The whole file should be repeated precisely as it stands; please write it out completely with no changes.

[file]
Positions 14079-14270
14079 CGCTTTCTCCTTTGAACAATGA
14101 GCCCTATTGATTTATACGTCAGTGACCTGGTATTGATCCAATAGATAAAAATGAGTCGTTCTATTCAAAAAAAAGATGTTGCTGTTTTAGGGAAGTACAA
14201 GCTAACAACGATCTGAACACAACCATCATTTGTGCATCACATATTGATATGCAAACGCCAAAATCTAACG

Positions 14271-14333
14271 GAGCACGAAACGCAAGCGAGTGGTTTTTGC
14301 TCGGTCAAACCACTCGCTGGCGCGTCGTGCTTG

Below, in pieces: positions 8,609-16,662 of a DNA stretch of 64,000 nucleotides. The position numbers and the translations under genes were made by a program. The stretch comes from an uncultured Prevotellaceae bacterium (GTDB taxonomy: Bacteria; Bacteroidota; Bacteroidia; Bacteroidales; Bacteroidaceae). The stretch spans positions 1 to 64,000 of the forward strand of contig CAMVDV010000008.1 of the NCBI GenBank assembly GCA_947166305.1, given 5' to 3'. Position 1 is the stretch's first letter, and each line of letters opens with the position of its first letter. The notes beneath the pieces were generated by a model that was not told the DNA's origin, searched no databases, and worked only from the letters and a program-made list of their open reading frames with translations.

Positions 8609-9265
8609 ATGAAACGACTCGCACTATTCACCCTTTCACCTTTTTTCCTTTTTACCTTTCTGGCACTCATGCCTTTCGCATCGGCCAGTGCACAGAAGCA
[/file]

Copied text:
Positions 14079-14270
14079 CGCTTTCTCCTTTGAACAATGA
14101 GCCCTATTGATTTATACGTCAGTGACCTGGTATTGATCCAATAGATAAAAATGAGTCGTTCTATTCAAAAAAAAGATGTTGCTGTTTTAGGGAAGTACAA
14201 GCTAACAACGATCTGAACACAACCATCATTTGTGCATCACATATTGATATGCAAACGCCAAAATCTAACG

Positions 14271-14333
14271 GAGCACGAAACGCAAGCGAGTGGTTTTTGC
14301 TCGGTCAAACCACTCGCTGGCGCGTCGTGCTTG

Below, in pieces: positions 8,609-16,662 of a DNA stretch of 64,000 nucleotides. The position numbers and the translations under genes were made by a program. The stretch comes from an uncultured Prevotellaceae bacterium (GTDB taxonomy: Bacteria; Bacteroidota; Bacteroidia; Bacteroidales; Bacteroidaceae). The stretch spans positions 1 to 64,000 of the forward strand of contig CAMVDV010000008.1 of the NCBI GenBank assembly GCA_947166305.1, given 5' to 3'. Position 1 is the stretch's first letter, and each line of letters opens with the position of its first letter. The notes beneath the pieces were generated by a model that was not told the DNA's origin, searched no databases, and worked only from the letters and a program-made list of their open reading frames with translations.

Positions 8609-9265
8609 ATGAAACGACTCGCACTATTCACCCTTTCACCTTTTTTCCTTTTTACCTTTCTGGCACTCATGCCTTTCGCATCGGCCAGTGCACAGAAGCA